Here’s just a limited selection of some of the many bizarre though quite fascinating statues that I came across on my trip to Prague in the Czech Republic a while back.
I don’t know whether the surreal nature of Prague’s public art is due to the influence of Czech surrealists such as Jan Svankmajer, or Franz Kafka. Or, perhaps it’s the result of the destruction wrought upon Czech art and architecture by the second world war that required such artistic reinvention. Maybe the Czechs choose not to celebrate historical figures through public effigies because of their country’s troubled period of communist rule that may have left them weary of hero worship after suffering the destructive state sponsored propaganda of fallen idols such as Stalin for so many years. Perhaps it’s simply the prevalence of mind altering drugs on the streets of Bohemia since the decrimalisation of drugs for personal use that has unleashed such a creative approach to enriching public spaces with artistic ingenuity.
Whatever the reason may be for Prague’s bevy of idiosyncratic street sculptures, I for one am all for it. Through a haze of cannabis smoke I trawled throughout the city of Prague constantly surprised and enthralled by the many surreal incursions into my day that these works of art provided me with.
Upon my return to Ireland, whilst trudging through the streets of Dublin I couldn’t help but feel short changed by the lack of invention of our own Irish artisits in their creation of public pieces of art. There are only so many grey statues of long dead war mongerers, or bronze casts of expatriate Irish writers that can be stomached before you start to question what the Irish are lacking in so sorely when it comes enriching public spaces.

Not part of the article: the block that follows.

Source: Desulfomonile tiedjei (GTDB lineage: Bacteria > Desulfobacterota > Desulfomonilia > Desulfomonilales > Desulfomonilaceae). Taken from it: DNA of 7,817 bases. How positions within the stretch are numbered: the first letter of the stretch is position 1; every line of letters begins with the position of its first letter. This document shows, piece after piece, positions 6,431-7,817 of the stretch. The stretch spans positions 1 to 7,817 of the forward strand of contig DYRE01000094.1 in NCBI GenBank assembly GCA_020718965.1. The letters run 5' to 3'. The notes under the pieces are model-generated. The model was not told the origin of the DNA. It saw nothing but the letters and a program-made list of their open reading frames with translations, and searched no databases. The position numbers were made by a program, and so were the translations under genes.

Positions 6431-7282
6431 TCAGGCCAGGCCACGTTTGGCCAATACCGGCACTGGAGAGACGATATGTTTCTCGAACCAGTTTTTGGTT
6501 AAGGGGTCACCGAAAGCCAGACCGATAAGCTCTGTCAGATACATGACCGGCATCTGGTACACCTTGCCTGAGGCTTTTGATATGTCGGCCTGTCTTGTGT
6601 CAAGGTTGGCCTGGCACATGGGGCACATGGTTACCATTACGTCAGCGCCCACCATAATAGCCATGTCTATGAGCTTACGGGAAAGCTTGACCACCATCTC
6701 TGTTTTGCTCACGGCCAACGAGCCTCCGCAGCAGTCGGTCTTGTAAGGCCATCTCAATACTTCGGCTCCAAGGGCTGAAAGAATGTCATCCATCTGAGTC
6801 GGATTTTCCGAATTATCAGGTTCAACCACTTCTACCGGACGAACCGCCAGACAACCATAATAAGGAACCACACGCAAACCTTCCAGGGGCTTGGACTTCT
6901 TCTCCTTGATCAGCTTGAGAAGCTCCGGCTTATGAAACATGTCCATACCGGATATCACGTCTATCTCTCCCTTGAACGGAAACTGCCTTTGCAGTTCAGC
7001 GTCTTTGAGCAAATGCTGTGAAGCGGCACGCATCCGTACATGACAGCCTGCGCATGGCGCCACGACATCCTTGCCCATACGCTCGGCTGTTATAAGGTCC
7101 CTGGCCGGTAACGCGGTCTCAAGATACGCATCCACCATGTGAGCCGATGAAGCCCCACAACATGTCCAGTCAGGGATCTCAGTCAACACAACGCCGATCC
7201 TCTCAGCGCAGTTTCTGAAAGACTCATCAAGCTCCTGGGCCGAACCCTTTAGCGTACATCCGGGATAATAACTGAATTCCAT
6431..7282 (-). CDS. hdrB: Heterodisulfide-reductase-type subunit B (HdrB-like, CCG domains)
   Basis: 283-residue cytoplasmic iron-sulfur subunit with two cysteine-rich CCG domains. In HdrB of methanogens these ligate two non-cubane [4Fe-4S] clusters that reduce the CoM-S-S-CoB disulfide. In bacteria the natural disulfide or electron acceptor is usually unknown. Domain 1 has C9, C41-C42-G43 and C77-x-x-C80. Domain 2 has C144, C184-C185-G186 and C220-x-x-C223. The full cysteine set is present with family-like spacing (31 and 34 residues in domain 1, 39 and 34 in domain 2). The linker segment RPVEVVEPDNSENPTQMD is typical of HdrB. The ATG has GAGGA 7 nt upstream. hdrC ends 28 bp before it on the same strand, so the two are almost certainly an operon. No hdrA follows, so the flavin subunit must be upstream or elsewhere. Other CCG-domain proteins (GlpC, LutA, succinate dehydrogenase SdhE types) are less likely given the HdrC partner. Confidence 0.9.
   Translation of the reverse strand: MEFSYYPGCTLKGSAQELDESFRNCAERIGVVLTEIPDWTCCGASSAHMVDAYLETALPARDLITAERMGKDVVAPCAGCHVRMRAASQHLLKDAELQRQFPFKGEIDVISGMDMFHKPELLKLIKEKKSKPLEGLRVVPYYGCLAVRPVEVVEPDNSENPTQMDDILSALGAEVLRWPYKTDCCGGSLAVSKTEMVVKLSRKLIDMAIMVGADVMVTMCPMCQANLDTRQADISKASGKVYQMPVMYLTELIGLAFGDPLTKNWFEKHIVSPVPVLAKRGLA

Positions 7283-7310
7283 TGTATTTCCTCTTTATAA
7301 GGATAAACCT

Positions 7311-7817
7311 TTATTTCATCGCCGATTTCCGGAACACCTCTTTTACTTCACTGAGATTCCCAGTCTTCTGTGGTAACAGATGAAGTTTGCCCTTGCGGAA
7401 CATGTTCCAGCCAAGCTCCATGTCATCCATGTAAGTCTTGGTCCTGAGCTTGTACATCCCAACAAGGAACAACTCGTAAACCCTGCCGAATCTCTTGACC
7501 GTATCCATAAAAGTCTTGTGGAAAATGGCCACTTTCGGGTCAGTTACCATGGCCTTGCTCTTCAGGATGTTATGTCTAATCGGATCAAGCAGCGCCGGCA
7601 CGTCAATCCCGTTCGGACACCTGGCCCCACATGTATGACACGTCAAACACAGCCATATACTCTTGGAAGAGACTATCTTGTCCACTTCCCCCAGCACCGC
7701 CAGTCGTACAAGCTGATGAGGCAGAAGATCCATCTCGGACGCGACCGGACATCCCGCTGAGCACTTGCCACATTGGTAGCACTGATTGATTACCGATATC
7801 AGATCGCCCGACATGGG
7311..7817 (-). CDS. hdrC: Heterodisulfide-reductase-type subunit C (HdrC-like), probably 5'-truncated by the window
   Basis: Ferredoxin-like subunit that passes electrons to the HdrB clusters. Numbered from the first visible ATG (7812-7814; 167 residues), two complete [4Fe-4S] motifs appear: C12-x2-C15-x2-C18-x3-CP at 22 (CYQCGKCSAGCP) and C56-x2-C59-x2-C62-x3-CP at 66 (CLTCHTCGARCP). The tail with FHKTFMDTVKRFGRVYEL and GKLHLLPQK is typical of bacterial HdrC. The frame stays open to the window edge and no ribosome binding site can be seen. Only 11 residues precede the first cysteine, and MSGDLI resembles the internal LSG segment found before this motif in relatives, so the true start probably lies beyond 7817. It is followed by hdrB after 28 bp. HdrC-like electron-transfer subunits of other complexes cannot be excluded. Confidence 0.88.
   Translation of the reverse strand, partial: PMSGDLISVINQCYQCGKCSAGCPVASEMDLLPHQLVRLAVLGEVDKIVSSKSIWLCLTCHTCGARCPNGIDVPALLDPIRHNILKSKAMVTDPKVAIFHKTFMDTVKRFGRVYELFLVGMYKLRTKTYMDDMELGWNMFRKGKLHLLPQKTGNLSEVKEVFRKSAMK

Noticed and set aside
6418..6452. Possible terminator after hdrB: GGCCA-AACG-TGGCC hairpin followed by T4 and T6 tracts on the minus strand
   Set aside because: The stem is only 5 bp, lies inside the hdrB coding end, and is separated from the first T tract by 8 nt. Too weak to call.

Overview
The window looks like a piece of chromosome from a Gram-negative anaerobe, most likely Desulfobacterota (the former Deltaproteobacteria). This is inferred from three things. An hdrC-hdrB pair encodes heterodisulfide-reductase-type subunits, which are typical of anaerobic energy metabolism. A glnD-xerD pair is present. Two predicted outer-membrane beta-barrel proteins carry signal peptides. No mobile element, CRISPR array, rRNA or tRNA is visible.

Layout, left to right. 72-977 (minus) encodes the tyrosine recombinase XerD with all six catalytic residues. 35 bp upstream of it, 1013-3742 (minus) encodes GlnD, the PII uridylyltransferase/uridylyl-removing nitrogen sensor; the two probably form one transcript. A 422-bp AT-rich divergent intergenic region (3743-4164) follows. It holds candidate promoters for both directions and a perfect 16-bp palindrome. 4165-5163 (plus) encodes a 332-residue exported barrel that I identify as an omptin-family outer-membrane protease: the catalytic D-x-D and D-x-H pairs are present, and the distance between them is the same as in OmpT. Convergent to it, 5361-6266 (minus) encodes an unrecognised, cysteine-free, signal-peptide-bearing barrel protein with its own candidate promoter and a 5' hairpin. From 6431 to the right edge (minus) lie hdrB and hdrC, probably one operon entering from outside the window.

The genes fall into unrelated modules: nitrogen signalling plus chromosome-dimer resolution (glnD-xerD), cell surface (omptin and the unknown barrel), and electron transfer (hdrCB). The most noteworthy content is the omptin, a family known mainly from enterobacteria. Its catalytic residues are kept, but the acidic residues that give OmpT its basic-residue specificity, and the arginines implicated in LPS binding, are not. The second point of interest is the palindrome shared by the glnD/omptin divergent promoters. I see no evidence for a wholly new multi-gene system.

I remember once reading the Czech writer Milan Kundera describing his Czech countrymen as “heretics” as a result of their lack of enthusiasm for religous or political doctrines and the simple pleasure that they take in living life to its fullest. As I stood in O’Connell Street in Dublin after my trip to Prague, I looked towards the GPO, the scene of Ireland’s greatest act of rebellion in 1916 which eventually led to our country’s independence. However, my view across the road to this historic building was partially obscured by the great phallic monstrosity that is the Millenium Spire quietly spunking its celtic tiger euro millions into the air. And I thought to myself, that perhaps there’s something that us conformist Irish could do with learning from these Czech herectics.
You may have noticed that my daily posting has slackened off considerably of late, but this has not been the result of laziness on my part (well not completely), but rather because I’ve been off enjoying celebrating my 28th birthday in the lovely city of Rome.
Rome is a beautiful city with so much to see and do that even with a whole week to explore its environs, there’s still a hell of a lot that I missed out on. Whatever I did have the opportunity to visit though, I’ve dutifully tried to photograph, and I hope that you’ll enjoy this little taste of my photographic record of my voyage to Rome.
The juxtaposition of ancient Roman ruins alongside the elaborate architecture and artworks of the Renaissance is a continuous feast for the eyes, whilst the opportunity to indulge myself in my first experiences of authentic Italian food was a delight for my belly (as was evident by its increased rotundity upon my return).
All the photographs that you see are available to buy in my store, which can be visited by clicking here, or on any of the photos.
Thanks for stopping by,